I am interested in algorithms that estimate and express uncertainty about the result of imprecise computations. Such imprecision can arise because the computational task is not analytically tractable, because a limited computational budget only allows a partial solution, or because the description of the task is itself imprecise to begin with. Probability measures provide the formal language for the description of such uncertainty. My group and I develop computer algorithms that take in and return probability measures; we call these probabilistic numerical methods.
can be found here. Don't trust it to always be up to date. If you need a bio-blurb for your event web-page or a talk introduction, here's a suggestion (sorry if this sounds like grandstanding, I've repeatedly been asked for such a text):
Philipp Hennig heads the Max Planck Research Group on Probabilistic Numerics at the MPI for Intelligent Systems in Tübingen, Germany. He studied physics in Heidelberg and London, before he moved to Cambridge, UK, where he did his PhD in David MacKay's inference group. Since that time, he is interested in the information content of computations, and mathematical notions of uncertainty for deterministic computation. Together with two colleagues from Oxford and Columbia U, he organized the inaugural workshop on Probabilistic Numerics in 2012, (re-) starting a community effort to provide a rigorous formulation of computation as the collection of information by autonomous, self-consistent agents. His work has been published in the leading venues of machine learning, as well as journals of the applied mathematics community. Together with his group, he has provided novel interpretations of classic numerical algorithms as maximum a-posteriori estimators, and used these results to create new algorithmical tools for machine learning and artificial intelligence.
Mini-batch stochastic gradient descent and variants thereof have become standard for large-scale empirical risk minimization like the training of neural networks. These methods are usually used with a constant batch size chosen by simple empirical inspection. The batch size significantly influences the behavior of the stochastic optimization algorithm, though, since it determines the variance of the gradient estimates. This variance also changes over the optimization process; when using a constant batch size, stability and convergence is thus often enforced by means of a (manually tuned) decreasing learning rate schedule. We propose a practical method for dynamic batch size adaptation. It estimates the variance of the stochastic gradients and adapts the batch size to decrease the variance proportionally to the value of the objective function, removing the need for the aforementioned learning rate decrease. In contrast to recent related work, our algorithm couples the batch size to the learning rate, directly reflecting the known relationship between the two. On three image classification benchmarks, our batch size adaptation yields faster optimization convergence, while simultaneously simplifying learning rate tuning. A TensorFlow implementation is available.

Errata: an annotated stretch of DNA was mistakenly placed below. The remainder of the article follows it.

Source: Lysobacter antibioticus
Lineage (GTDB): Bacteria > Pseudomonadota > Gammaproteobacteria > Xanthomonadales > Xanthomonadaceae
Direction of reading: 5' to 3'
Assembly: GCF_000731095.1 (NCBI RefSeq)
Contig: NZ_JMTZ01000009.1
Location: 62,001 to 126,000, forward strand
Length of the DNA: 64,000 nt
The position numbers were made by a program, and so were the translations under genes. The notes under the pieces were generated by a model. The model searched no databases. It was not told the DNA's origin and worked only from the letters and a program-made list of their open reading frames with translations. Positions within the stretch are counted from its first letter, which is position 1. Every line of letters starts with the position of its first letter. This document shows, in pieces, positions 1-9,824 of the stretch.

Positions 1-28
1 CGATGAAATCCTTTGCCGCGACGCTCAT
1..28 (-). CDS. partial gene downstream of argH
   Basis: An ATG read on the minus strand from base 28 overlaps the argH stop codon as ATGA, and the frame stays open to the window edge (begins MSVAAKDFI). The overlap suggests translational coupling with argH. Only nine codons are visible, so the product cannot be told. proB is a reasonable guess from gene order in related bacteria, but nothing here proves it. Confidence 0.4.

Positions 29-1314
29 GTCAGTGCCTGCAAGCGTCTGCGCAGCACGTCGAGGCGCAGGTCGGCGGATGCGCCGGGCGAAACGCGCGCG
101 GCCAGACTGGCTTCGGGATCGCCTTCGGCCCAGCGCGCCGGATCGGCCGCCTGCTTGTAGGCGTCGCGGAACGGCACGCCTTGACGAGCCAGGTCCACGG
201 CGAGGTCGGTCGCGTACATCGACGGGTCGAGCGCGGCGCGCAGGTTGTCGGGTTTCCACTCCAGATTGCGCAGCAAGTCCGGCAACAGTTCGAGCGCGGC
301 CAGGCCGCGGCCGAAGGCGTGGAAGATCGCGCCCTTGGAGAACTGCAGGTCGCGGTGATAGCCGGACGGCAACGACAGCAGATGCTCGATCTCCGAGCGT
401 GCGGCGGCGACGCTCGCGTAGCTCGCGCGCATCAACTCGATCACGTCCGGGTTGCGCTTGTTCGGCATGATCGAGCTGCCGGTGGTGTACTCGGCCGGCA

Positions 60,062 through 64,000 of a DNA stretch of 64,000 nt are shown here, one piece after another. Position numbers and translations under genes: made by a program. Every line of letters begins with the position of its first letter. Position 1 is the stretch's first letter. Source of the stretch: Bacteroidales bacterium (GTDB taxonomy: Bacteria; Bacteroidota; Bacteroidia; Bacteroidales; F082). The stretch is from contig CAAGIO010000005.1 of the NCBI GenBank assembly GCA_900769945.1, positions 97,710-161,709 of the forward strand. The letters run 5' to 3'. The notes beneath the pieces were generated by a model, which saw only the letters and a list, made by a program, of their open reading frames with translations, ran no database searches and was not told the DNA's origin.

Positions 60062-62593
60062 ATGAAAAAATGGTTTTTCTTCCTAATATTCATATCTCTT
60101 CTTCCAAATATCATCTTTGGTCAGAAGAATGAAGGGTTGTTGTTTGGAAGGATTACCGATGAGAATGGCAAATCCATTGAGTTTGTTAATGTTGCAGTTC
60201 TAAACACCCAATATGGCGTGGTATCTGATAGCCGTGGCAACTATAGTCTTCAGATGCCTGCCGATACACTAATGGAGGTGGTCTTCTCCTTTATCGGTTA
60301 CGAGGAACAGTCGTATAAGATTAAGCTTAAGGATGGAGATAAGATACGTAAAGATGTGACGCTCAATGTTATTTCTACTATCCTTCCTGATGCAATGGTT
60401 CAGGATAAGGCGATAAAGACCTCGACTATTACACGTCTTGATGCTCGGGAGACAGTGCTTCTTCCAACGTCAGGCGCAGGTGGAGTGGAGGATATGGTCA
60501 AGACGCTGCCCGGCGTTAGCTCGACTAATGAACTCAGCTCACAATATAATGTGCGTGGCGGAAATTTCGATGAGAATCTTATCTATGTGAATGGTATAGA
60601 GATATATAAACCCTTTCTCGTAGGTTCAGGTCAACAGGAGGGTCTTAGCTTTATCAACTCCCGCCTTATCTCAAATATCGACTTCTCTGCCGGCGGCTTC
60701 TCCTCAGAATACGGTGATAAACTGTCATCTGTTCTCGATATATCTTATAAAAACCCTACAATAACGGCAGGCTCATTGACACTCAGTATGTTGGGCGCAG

Proceedings of the 19th International Conference on Artificial Intelligence and Statistics (AISTATS 2016), 51, pages: 648-657, JMLR Workshop and Conference Proceedings, (Editors: Gretton, A. and Robert, C. C.), 2016 (conference)
González, J., Dai, Z., Hennig, P., Lawrence, N.
Batch Bayesian Optimization via Local PenalizationProceedings of the 19th International Conference on Artificial Intelligence and Statistics (AISTATS 2016), 51, pages: 648-657, JMLR Workshop and Conference Proceedings, (Editors: Gretton, A. and Robert, C. C.), 2016 (conference)
Proceedings of the 19th International Conference on Artificial Intelligence and Statistics (AISTATS 2016), 51, pages: 676-684, JMLR Workshop and Conference Proceedings, (Editors: Gretton, A. and Robert, C. C. ), 2016 (conference)
Bartels, S., Hennig, P.
Probabilistic Approximate Least-SquaresProceedings of the 19th International Conference on Artificial Intelligence and Statistics (AISTATS 2016), 51, pages: 676-684, JMLR Workshop and Conference Proceedings, (Editors: Gretton, A. and Robert, C. C. ), 2016 (conference)
In Proceedings of the IEEE International Conference on Robotics and Automation (ICRA), IEEE International Conference on Robotics and Automation, May 2016 (inproceedings)